We have to prove that greatness is not to be measured in stockpiles of atom bombs. I believe strongly and sincerely that with the deep-rooted wisdom and dignity, the innate respect for human lives, the intense humanity that is our heritage, the African race, united under one federal government, will emerge not as just another world bloc to flaunt its wealth and strength, but as a Great Power whose greatness is indestructible because it is built not on fear, envy and suspicion, nor won at the expense of others, but founded on hope, trust, friendship and directed to the good of all mankind.
The emergence of such a mighty stabilising force in this strife-worn world should be regarded not as the shadowy dream of a visionary, but as a practical proposition, which the peoples of Africa can, and should, translate into reality. There is a tide in the affairs of every people when the moment strikes for political action. Such was the moment in the history of the United States of America when the Founding Fathers saw beyond the petty wranglings of the separate states and created a Union. This is our chance. We must act now. Tomorrow may be too late and the opportunity will have passed, and with it the hope of free Africa’s survival.
From Kwame Nkrumah, I Speak of Freedom: A Statement of African Ideology (1961)
Post Views: 879
Toveet Radcliffe Was the First African-American Woman to Die in the Israeli Military; Her Death Was Ruled a Suicide But Her Family Isn’t Buying ItBy Elliot Booker — 3 years ago
In America, we’ve become painfully used to the idea that to the police, the Jeff Sessions-led justice Department and, in many cases, the military, black lives don’t matter. Donald Trump’s handling of the death of Army Sgt. LaDavid Johnson; the White House’s silence on the killing of Army 2nd Lt. Richard Collins III by a white supremacist; the deafening silence about racism at the U.S. Air Force Academy, are just a few examples in the last year.
It is often worse for black women in the armed forces, who are victims of racial and sexual violence. Consider the case of LaVena Johnson, who, at 19 years old, was found dead of a gunshot wound in a tent in Balad, Iraq. Yet despite her body being found with a broken nose, a black eye, loose teeth and corrosive chemicals found on her genitals, the Army determined her death was a suicide. Where else in the world are black women’s bodies, even when dedicated to the protection of a nation, so degraded or devalued? Apparently, the Israeli government isn’t far behind America.
Feb. 21 will mark the three-year anniversary of 19-year-old Corporal Toveet Radcliffe’s death, the first African-American woman to die in the Israeli Defense Forces. Radcliffe was found dead at Palmachim Airbase just south of Tel Aviv, Israel, from a gunshot wound to the head. In early February, the IDF ruled that Radcliffe’s case will not be reopened. Investigators ruled that the gunshot that went through her forehead and came out the back was a result of an accidental or intentional suicide. However, Radcliffe’s family and members of the African Hebrew Israelite community aren’t so sure.
Toveet Radcliffe was born in Israel, to African-American parents who moved to there to practice as Hebrew Israelites, an Afrocentric form of Old Testament Judaism. She grew up happy and popular in the southern Israeli city of Dimona, where about 10 percent of the population are Hebrew Israelites, and she was known for her beauty and gregarious personality.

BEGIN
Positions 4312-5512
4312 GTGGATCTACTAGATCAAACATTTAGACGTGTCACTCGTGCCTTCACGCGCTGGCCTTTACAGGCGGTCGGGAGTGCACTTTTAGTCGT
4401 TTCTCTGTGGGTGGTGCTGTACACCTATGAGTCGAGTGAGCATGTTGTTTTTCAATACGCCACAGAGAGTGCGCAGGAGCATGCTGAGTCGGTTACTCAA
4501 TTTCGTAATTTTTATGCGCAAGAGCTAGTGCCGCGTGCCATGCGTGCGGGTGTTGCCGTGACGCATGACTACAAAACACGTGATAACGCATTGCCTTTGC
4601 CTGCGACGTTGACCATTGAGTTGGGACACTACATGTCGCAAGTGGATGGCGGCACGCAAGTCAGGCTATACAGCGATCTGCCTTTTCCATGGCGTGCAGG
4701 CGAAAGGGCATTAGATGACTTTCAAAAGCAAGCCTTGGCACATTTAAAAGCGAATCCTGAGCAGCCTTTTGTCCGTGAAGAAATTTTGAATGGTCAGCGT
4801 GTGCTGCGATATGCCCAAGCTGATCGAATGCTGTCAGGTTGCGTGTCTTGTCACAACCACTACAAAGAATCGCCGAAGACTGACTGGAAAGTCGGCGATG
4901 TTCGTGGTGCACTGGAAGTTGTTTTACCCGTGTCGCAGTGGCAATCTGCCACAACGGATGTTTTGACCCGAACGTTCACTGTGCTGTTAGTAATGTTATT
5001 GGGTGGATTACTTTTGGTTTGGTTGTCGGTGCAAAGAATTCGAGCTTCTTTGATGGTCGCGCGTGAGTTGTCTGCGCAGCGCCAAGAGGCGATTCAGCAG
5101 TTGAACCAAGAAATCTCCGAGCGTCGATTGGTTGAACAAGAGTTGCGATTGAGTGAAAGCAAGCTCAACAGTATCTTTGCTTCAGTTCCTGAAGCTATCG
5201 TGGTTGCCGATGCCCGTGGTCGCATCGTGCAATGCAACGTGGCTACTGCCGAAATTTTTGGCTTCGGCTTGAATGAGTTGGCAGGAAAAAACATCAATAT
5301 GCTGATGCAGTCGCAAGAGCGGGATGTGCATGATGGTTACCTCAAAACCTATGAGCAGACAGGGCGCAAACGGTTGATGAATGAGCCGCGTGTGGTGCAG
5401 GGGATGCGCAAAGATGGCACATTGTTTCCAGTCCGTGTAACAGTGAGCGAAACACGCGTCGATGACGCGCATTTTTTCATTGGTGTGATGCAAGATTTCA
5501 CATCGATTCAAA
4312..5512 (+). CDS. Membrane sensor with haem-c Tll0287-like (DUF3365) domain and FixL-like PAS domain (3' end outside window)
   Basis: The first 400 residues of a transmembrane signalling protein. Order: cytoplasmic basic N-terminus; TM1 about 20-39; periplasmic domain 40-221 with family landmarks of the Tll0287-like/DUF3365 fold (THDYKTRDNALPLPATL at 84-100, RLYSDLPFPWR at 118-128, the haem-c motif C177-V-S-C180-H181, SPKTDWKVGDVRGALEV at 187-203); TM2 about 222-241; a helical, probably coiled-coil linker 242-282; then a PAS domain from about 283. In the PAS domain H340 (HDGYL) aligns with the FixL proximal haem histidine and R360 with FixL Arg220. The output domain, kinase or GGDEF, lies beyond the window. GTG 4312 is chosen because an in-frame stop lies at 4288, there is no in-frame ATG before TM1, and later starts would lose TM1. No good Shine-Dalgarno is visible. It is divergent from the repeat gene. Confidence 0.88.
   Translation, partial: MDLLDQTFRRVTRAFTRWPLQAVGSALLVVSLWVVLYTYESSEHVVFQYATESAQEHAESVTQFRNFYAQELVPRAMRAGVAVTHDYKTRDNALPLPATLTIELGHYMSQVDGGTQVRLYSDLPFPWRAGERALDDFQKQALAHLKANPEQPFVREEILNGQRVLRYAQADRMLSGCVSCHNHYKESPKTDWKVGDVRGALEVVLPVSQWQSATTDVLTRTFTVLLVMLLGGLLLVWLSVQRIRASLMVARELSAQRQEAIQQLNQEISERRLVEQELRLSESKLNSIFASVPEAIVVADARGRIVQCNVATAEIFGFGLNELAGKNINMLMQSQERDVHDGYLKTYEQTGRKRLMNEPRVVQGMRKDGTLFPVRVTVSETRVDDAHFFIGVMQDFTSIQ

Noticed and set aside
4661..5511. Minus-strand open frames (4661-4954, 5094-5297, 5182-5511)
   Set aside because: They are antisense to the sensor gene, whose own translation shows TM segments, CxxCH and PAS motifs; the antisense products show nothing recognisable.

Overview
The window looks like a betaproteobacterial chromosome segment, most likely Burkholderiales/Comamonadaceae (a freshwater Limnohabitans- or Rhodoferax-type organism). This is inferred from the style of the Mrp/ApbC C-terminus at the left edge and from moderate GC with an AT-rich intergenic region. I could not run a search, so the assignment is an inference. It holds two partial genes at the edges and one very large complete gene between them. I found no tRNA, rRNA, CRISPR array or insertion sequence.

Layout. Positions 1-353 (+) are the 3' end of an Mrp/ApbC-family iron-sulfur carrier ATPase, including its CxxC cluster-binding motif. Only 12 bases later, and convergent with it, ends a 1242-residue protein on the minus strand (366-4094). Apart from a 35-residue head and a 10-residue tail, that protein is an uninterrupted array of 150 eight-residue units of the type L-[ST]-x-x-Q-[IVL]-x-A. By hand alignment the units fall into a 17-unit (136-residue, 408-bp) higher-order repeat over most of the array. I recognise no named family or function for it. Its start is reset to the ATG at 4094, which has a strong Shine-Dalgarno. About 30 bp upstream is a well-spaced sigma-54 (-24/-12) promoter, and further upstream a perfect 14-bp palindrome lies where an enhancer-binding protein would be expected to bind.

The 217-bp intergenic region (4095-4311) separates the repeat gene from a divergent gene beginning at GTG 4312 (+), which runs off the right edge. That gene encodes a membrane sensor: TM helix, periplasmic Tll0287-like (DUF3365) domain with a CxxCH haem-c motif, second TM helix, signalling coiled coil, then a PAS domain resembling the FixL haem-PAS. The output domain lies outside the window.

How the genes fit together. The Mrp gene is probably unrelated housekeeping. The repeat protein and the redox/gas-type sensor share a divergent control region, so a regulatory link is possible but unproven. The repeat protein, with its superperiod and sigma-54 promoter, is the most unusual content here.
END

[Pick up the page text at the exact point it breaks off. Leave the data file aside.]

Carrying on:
Despite being born in Israel, Radcliffe was not a practicing Hebrew Israelite nor was she an Israeli citizen. In fact, Hebrew Israelites are not automatically granted Israeli citizenship; the Israeli government had tried to kick them out of the country for years (part of a larger problem of the Israeli government discrimination against African and African-American Jews) until eventually granting them a tenuous residency status. Hebrew Israelites often live as second-class citizens, denied public education and state health care because their practice of Judaism isn’t “orthodox.”
Nevertheless, children can earn citizenship for themselves and their families can become eligible to apply for full citizenship after serving a tour in the armed forces. Radcliffe joined the military in October 2013 and died less than a year into her service—not from terrorists or criminals but from a bullet wound to the head while sitting in a guard booth.
She was found just after midnight, bleeding from a head wound, by the soldier that was to replace her on duty; she was declared dead by a military doctor less than half an hour later.
After almost three years of legal wrangling, Judge Major Meir Vigiser ruled it was “highly likely” that no other person was with Radcliffe when she was shot. Vigiser rejected several experts presented by the Radcliffe family suggesting foul play, instead placing the young woman’s death in her own hands.
About 30 members of the Hebrew Israelite community, all wearing white, sat in the courtroom for over an hour, listening as Judge Vigiser’s ruling. Radcliffe’s mother, Khydijah Gray, refused to attend the final hearing because she doubted that justice would come. While the verdict clearly disappointed the Radcliffe family and its supporters, it did not shock them.
“I am absolutely not surprised. I would have been surprised if they had done the right thing,” Shayarah Baht Yisrael said to The Root.
“I think the whole investigation was flawed from the beginning. And that alone is jail time, as far as I’m concerned. The fact that they tried to sweep it under the rug so quickly, I’m very, very frustrated by that,” added Ketreyah Fouch.
As supporters from the community trailed out of the Bar Lev Base, one young woman told The Root: “Toveet was too good to serve in the Israeli army, in general. Like all of us, we’re just too good to serve in this army.”
Hours after attending the court session, African Hebrew activist Ashriel Ben-Israel uploaded a video to Facebook calling the verdict “a big embarrassment”: “We do not accept it, this decision! We no longer believe any army representative regarding this case,” Ben-Israel bellowed in Hebrew, overcome with emotion. “We will not allow this decision to pass in silence,” he added.